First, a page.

During the 2018 midterm elections, several counties across Georgia saw voting irregularities – including Fulton County, home to Atlanta. There the election was so chaotic that several Democrats alleged voter suppression. The secretary of state at the time was Brian Kemp, a Republican, who wound up winning the governorship by a thin margin against Democrat Stacey Abrams. Abrams at the time called the election “rotten and rigged.”

She tweeted Tuesday that “Georgians deserve better.”

“From Jasper to Fulton to Coffee & Chatham, long lines, inoperable machines & under-resourced communities are being hurt,” Abrams wrote, adding that Raffensperger “owns this disaster.”

Aside from making sure everyone’s vote is counted, Georgia is especially important in 2020 because it could be in play for the Democrats.

Experts agree that having such critical voting issues in a state that has been plagued by similar issues for years, doesn’t bode well for the November presidential election – especially as many Democrats consider the state to be in play.

Democrats have targeted Georgia — which has added 700,000 registered voters to the rolls since 2018 — as a possible swing state in November. Rachana Desai Martin, the national director of voter protection for Joe Biden, the presumptive Democratic presidential nominee, said that what happened Tuesday is “unacceptable” and noted that many voters reported asking for — and never receiving — absentee ballots.

Julian Castro Launches People First Future PAC To Elect Young Progressives

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Julian Castro Launches People First Future PAC To Elect Young Progressives

Chip Somodevilla / Getty Images

Former Democratic Presidential Candidate Julián Castro launched a new political action committee Thursday. The People First Future PAC is aimed at getting young Progressives elected to office on the state and local levels across the U.S.

Julián Castro is getting to work to help young Progressives get elected across the country.

The People First Future PAC is giving support and attention to politicians across the U.S. who are fighting for core Progressive values. These values include universal health care and an aggressive plan to combat climate change. Castro campaigned on these policies when he was running as a presidential candidate for the Democratic Party.

Castro has been a vocal presence in the current demonstration to end police brutality.

The nation is witnessing large-scale peaceful protests across the country demanding justice after the death of George Floyd. Thousands of people have taken to the streets across the country demanding accountability within police departments for the deaths of unarmed Black people at the hands of police officers.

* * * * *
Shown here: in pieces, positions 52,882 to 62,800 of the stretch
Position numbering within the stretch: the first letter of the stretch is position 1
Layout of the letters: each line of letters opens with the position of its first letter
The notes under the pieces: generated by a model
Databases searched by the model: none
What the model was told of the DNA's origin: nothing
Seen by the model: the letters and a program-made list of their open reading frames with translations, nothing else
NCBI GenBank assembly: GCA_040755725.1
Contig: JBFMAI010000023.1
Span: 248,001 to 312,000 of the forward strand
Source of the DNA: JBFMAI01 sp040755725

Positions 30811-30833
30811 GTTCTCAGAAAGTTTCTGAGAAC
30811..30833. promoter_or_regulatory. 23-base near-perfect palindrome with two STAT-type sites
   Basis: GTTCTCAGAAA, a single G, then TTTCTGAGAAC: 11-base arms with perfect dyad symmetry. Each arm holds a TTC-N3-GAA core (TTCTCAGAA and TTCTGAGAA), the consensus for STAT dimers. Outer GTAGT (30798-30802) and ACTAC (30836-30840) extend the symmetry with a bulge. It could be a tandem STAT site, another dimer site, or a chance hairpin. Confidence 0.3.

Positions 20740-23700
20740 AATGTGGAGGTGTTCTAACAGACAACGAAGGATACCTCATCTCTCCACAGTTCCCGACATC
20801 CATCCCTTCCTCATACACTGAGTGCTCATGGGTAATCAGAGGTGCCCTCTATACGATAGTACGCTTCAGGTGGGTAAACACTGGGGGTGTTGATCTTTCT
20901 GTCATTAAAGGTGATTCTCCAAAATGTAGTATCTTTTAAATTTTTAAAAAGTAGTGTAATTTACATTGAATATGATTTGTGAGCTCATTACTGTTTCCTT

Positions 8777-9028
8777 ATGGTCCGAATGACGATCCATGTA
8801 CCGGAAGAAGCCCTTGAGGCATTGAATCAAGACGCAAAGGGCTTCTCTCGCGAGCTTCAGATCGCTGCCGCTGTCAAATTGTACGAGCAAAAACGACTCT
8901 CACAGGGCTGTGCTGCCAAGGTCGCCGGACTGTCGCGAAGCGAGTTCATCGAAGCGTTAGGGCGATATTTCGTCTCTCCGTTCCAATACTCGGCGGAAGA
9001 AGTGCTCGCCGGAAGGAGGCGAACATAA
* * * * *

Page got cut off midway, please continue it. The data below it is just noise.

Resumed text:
Castro made police brutality a central point of his campaign releasing a policy and naming victims during debates.

Part of Castro’s policing policy requires the use of body cams for all officers to increase transparency into police activities. The policy also looks at the training techniques to de-escalate a situation and require that those techniques be used to their fullest extent all recorded on body cams to guarantee compliance. Castro’s policy also calls on police officers “to identify themselves, issue a verbal warning, and give the suspect a reasonable amount of time to comply before the use of force.”

Here are some of the candidates that People First Future PAC:

Representative Lauren Underwood

Rep. Underwood represents Illinois’s 14th congressional district, which is west of Chicago. The young politician won her seat in the 2018 elections. She unseated Republican Randy Hultgren, who held the seat for 8 years. Underwood is one of the young, Progressive people of color who were elected into Congress during the 2018 elections as a rebuke against the Trump administration.

Candace Valenzuela

Valenzuela is in a runoff election against Kim Olson to represent Texas’s 24th congressional district. The district is just north of Dallas and Fort Worth and to the West of Plano. The school board member lost the primary race for the Dallas/Fort Worth suburb by 10 points in March. The runoff election is scheduled for July 14.

Check out the full list of politicians backed by Castro’s People First Future PAC here.

READ: Presidential Candidate Julián Castro Opens Up About Juggling His Fight For Latinos In His Campaign And Being A Dad